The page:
He comes by, eyes wide, head swiveling, brain probably in sensory overload from the hanging air plants, flashing jewelry, and old-school fantasy books. He’s got a white uniform on with a yellow belt.
“Would you like to learn to juggle?” I say. I don’t bother selling him books any more than the ladies in the near-by booths would try foisting on him perfume and knitted cozies. This kid is looking for action!
He nods once, silent and confident. He’s young enough to still have that “I can do anything!” audacity that comes with wearing a karate uniform, and thinks it’s funny when I tell him that the first trick to juggling is learning to drop the ball properly.
Of course he nails it. And the next 5 steps in the juggling process. We get him up to double-throws and catches before karate beckons. It all takes less than 5 minutes, and his form is good.
He’s not the only one. Every kid in the place wants to see me juggle, even without the swords and torches that I’ve stopped bringing because they make the adjacent booths (and the fire marshal) nervous.
A couple more kids are brave enough to give it a shot themselves. I sell some books. I talk with their parents about literary tradition, and what they’re reading now. And I realize again why I like doing shows.
I thought I’d hate shows. The idea of being that guy who lurks at the mall kiosk and preys on unsuspecting passers-by makes my feet itch.
But I’ve realized, that I can do things my way. I can sit back and pass out free smiles. I can eat my sandwich, even with salami. I can teach kids to juggle and grannies to make snowflakes. Or, I can mix things up and teach the grannies to juggle and the kids to snowflake.
I’ve realized I can pretend to sell books as an excuse to talk to people about literature. And if, by chance, someone says they like Tolkien, or Pratchett, or Dragonlance, I can hand them one of my books and say, this one’s for you.
I like the quiet moments too. I like that lull around lunchtime where the morning crowd is drab-dribbling away and the afternoon crowd is still eating barbecue and wiping their fingers. I like talking shop with Laura who drove all the way from San Antonio to sell books and, well, talk shop.
Most of all, I like the people. These conversations wake the inner child and chase away the aches and pains of not being able to run a 5:20 mile anymore.
Thanks to those of you who stopped for conversations, lessons, and/or books. You made my day.
“…what dreams may come when we have shuffled off this mortal coil…”
– William Shakespeare
Sometimes writing good books isn’t about word count. Sometimes it’s just about living through a difficult week so that maybe, someday, you’ll be healthy enough to put words on a page.
2016 was that year for me: newly divorced, single dad, struggling at work, and feeling like a failure in nearly every aspect of my life. It wasn’t true, of course, but I felt it was.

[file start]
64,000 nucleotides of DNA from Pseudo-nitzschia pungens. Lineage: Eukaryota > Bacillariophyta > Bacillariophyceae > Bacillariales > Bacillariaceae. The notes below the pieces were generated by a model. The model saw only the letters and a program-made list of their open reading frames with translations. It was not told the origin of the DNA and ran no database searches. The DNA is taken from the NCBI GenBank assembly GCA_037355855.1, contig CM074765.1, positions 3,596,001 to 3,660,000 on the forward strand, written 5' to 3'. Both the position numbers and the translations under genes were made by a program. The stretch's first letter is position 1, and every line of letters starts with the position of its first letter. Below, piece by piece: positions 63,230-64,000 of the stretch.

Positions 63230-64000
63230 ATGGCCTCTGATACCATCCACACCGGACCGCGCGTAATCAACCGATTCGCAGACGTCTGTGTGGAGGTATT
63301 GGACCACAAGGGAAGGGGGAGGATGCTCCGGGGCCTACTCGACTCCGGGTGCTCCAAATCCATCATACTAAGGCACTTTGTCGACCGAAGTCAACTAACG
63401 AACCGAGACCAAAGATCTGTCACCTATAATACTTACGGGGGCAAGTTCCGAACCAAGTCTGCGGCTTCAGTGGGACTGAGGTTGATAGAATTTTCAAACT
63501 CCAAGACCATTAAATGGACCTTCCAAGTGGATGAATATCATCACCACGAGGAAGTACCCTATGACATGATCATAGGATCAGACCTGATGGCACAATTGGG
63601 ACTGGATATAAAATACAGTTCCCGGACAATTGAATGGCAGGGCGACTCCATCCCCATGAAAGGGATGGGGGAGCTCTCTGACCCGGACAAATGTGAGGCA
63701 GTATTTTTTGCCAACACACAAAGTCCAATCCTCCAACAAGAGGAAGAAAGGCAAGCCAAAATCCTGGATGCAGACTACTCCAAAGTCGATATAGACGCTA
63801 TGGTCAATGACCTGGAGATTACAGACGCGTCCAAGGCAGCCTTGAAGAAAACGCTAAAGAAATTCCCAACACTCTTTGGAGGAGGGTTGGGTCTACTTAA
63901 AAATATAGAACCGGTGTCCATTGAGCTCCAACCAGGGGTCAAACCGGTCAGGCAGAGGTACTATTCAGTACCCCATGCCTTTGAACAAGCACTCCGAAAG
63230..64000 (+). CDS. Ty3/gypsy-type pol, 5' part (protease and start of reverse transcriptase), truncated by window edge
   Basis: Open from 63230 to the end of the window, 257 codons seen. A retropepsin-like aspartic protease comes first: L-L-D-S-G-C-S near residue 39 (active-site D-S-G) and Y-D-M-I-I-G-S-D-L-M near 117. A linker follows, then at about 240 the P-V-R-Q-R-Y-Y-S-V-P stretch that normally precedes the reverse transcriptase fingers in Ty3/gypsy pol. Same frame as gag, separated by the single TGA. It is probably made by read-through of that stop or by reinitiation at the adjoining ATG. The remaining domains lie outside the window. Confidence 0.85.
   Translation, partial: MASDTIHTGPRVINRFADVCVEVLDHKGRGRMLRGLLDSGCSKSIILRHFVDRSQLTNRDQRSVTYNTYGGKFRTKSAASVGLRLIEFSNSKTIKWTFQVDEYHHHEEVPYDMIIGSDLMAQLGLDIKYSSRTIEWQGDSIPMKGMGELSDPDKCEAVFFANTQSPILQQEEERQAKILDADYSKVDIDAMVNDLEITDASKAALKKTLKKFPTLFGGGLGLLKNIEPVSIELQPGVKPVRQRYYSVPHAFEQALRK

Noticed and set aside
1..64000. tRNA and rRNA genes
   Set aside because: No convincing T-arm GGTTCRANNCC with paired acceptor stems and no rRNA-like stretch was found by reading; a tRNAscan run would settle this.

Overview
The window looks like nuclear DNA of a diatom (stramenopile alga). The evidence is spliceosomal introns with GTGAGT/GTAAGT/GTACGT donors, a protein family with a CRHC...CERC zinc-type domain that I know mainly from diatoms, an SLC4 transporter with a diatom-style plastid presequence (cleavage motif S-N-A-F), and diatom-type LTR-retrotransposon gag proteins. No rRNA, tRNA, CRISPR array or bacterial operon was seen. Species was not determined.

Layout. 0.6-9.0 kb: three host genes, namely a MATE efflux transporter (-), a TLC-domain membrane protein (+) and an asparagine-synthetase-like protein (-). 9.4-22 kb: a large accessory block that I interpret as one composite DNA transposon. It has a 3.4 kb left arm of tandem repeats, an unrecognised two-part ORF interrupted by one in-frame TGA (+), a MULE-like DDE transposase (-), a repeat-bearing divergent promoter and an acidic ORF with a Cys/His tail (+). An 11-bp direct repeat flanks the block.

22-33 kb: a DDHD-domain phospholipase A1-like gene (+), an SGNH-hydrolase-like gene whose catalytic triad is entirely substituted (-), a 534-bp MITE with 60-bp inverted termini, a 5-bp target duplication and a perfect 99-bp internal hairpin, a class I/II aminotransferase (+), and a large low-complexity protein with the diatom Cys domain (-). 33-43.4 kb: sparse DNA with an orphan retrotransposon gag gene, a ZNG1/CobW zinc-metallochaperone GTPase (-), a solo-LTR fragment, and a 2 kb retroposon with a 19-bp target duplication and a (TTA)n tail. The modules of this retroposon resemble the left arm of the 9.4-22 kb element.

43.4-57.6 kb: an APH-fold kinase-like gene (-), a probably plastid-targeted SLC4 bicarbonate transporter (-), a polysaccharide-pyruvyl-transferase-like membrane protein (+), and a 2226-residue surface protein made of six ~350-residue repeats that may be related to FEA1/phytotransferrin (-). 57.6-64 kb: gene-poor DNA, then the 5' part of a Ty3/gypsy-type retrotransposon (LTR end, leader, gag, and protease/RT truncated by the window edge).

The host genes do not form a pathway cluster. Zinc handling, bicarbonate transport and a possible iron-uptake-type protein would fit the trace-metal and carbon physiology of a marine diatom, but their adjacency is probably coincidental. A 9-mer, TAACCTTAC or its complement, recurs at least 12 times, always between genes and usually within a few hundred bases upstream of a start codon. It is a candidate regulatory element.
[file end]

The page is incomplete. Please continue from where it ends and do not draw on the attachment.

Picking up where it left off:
Some nights I went to bed exhausted yet didn’t sleep.
One of the best decisions I made that year was to start attending writing conferences. I went to the World Fantasy conference in Columbus, Ohio. I crashed at my friend Josh’s place. In exchange, I cooked his family dinner. Calzones, I think. It was a soft landing. There was laughter and kindness. Nobody expected too much of me. He let me guest star in his monthly D&D campaign. At the conference, Marco Palmieri gave me some writing advice and asked me for a partial manuscript. I made friends with some really cool writers. It woke me up a bit, reminded me that I had a lot going for me.
I also attended Life, the Universe, and Everything, or LTUE. I stayed with my sister. I ate delicious meals with her family. Enterprise gave me a free upgrade. I did an interview with Howard Tayler, although my interviewing skills were a bit . . . rusty. Still, the interview turned into a low-intensity, multi-day conversation.
I didn’t do much writing, but I connected with a community that I love, and that gave me something special to look forward to amid the day-to-day. It gave me hope. I made friends.
Last February I got to do a panel with Howard. I’d been writing more, thriving, and finally felt like I had something to add to the conversation. This particular panel was “self-care.”
I arrived five minutes late and deeply embarrassed.
Howard smiled at me. He’d saved me the panelist seat next to him. “Where have you been?” he asked.
“You know. Taking care of myself,” I said. “This is the self-care panel, right?”
Howard grinned. Everyone else laughed. Good friends are like that. They set you up for the home run.
Be a friend. Set someone up for the home run. Bring out the best in the people around you.
Presented at Life, the Universe, & Everything 37 (LTUE 37).
Planned and drafted my first middle grade novel.
Highlights from Life, The Universe, & Everything 37:
Driving my niece to school in the traditional rental car. (We’ll spare her the selfie for anonymity reasons, but let’s just say February 14th and me get along when it comes to car rentals.)
Hanging with Laura Palmer and juggling with Howard Tayler at LTUE’s mass book signing. Unfortunately, we forgot our cameras. All photographs are event-posthumous. (There’s probably a better way to describe that . . . )
Learning from Allison Hymas that “acquisitioners” might be called “retrieval specialists” in the modern middle school.
Being assigned panels with some very talented writers.
Receiving an epic 1-on-1 historic weapon tutorial with Gordon Frye and his wife.
Talking with Kelly Barnhill about space camp, Launch Pad, and fortuitous meetings.
Scoring a heely goal in a late-night, post-conference futsal game at SportCityUtah.
Seeing the opening scene from Shadowcloaks repeated on the Wasatch front.